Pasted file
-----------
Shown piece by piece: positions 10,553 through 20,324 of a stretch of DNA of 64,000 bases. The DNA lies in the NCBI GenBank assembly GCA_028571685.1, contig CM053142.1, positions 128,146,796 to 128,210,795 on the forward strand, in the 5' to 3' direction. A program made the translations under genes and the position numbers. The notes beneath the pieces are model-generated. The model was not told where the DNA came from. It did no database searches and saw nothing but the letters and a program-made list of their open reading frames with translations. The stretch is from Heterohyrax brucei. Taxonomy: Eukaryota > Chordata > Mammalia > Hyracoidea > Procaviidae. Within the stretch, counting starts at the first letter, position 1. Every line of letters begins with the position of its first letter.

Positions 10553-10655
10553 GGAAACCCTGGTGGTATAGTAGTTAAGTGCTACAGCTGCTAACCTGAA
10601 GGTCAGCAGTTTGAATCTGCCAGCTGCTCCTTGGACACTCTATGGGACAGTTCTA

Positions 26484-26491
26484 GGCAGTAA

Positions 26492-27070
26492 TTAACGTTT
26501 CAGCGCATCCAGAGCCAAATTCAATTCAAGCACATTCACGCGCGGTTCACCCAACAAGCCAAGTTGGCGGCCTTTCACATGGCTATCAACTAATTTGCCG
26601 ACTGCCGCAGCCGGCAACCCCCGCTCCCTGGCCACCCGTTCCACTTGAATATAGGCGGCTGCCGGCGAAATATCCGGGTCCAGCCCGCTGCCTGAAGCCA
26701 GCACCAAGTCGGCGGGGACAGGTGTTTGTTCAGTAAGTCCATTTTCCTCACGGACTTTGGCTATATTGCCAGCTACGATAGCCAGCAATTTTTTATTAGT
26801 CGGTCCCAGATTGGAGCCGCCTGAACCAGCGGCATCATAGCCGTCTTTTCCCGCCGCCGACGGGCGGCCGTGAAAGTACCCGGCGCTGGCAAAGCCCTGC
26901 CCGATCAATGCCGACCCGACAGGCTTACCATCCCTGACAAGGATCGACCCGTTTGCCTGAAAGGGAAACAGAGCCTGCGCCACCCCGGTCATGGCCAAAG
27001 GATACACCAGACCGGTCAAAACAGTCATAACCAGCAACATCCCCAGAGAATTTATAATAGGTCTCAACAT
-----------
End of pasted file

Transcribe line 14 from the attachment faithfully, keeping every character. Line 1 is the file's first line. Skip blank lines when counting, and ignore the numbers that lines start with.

27001 GATACACCAGACCGGTCAAAACAGTCATAACCAGCAACATCCCCAGAGAATTTATAATAGGTCTCAACAT